Horseradish is a traditional accompaniment to roast beef.  It has a spicy zing that pairs well with tender, juicy meat and makes a great addition to roast beef sandwiches and even mashed potatoes (it’s also great with oysters).  Fresh horseradish can sometimes be found at markets but I find the jarred kind easier for my purposes since I don’t use it too often and it will keep for a while.  Jars are typically found in the refrigerated area of the supermarket, often near the meat or dairy section.

This cream sauce is very easy to put together and is great with roasted meat.  You can also spread a little on some bread and top with cold leftover roast beef for a delicious sandwich with a bit of a kick.  It’s also fantastic with Braised Short Ribs or Oven Roasted Prime Rib.

Horseradish Cream


Makes 1 cup

  • 1 cup sour cream
  • 3 Tablespoons jarred horseradish (or to taste)
  • Salt to taste
  • A bit of fresh ground pepper

In a small bowl, stir together all ingredients until well combined.  Sprinkle with fresh ground pepper and serve with your favourite beef dishes.

Bon Appétit and Enjoy!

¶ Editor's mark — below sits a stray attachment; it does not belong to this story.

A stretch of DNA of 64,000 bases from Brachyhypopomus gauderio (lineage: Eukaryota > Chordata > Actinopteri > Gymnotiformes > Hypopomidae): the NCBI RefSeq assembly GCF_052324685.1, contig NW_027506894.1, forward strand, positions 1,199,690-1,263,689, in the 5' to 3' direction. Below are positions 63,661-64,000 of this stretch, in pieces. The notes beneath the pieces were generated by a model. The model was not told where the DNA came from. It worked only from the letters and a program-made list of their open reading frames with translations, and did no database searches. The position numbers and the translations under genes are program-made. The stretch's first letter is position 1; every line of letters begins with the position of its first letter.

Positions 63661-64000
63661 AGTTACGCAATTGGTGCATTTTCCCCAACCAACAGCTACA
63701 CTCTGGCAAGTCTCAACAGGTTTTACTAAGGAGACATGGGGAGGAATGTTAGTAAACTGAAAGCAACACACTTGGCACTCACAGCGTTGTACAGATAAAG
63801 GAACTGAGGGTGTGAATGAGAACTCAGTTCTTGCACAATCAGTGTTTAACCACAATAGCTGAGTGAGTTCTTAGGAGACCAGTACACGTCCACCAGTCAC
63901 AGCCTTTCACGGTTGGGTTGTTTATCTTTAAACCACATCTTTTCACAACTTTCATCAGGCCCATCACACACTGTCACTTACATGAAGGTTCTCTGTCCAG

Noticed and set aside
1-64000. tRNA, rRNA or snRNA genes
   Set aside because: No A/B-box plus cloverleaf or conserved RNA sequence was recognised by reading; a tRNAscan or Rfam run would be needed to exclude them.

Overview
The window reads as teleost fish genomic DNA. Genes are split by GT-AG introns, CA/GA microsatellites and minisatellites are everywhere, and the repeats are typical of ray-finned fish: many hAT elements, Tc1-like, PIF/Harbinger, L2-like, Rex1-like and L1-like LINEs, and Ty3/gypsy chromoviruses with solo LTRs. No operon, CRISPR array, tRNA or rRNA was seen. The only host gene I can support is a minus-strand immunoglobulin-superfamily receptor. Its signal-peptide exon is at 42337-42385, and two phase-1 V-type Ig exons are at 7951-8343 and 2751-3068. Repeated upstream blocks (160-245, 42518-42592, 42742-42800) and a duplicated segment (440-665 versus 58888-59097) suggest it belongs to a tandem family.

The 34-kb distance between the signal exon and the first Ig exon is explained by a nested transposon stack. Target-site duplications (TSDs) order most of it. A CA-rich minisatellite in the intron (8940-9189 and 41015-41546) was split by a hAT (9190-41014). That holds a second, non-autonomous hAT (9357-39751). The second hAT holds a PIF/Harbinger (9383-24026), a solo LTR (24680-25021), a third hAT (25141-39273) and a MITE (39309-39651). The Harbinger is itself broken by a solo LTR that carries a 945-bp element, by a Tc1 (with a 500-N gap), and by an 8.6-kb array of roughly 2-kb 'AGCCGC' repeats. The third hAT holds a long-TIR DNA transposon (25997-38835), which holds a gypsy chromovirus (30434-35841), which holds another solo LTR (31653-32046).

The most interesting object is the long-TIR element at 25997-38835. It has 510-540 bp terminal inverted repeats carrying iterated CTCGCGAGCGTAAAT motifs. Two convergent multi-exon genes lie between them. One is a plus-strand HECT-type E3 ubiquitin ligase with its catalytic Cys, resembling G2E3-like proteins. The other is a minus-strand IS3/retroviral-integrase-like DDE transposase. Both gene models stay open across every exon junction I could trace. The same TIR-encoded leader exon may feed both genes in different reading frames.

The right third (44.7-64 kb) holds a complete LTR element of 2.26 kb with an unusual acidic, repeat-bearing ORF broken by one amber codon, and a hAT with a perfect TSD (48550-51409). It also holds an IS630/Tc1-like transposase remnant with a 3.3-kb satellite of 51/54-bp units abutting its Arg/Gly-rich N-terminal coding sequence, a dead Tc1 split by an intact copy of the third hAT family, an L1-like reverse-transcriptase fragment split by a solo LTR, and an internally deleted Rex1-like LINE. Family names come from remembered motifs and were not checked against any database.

Braised Garlic Swiss Chard

29 09 2009


I love swiss chard.  It’s a popular green in late summer and fall and it makes a great accompaniment to roasted or braised meats. It’s very versatile (see the Swiss Chard Tart recipe I posted last year) but one of my favourite ways to enjoy it is simply braised in butter, garlic and a bit of stock.   It’s simple to put together and only takes a few minutes.  You don’t even have to dry the chard leaves after washing them.

Any kind of swiss chard will work – green, red or rainbow chard.  Bear in mind that when it cooks down, it reduces in volume significantly so you may have to make a double batch if serving a crowd.  This is the perfect side dish to go with Braised Short Ribs, Oven Roasted Prime Rib, grilled steak, roast chicken or pork.

Helpful Tip: Grating garlic cloves on a microplane will mince them quickly and easily without a mess.

Braised Garlic Swiss Chard

Makes 4 small servings


  • 1 bunch swiss chard (regular, red or rainbow) – equals about 12 oz. of leaves once the stems are trimmed
  • 2 Tablespoons unsalted butter
  • 2 cloves garlic, very finely minced (see helpful tip, above)
  • 1/2 cup beef OR chicken OR vegetable stock
  • Salt and pepper, to taste
  1. Trim large stems from the chard.  Rinse the leaves well to ensure they are clean of all dirt and grit.  Set chard leaves aside.
  2. In a large, deep skillet, heat butter on medium until just melted.  Add garlic and cook for about 15 seconds.  Add chard to pan.
  3. Use tongs or a couple of forks to toss the chard in the butter and garlic.  Turn heat to medium-high and add stock.  Cover and simmer for about 5 minutes, until leaves become limp.
  4. Uncover skillet.  Let any remaining liquid cook off on medium-high heat.  Season chard with salt and pepper to taste.  Serve with your favourite dishes.

Bon Appétit and Enjoy!



Braised Garlic Swiss Chard made with red chard



Mushroom Soup

24 09 2009

Portobello & Crimini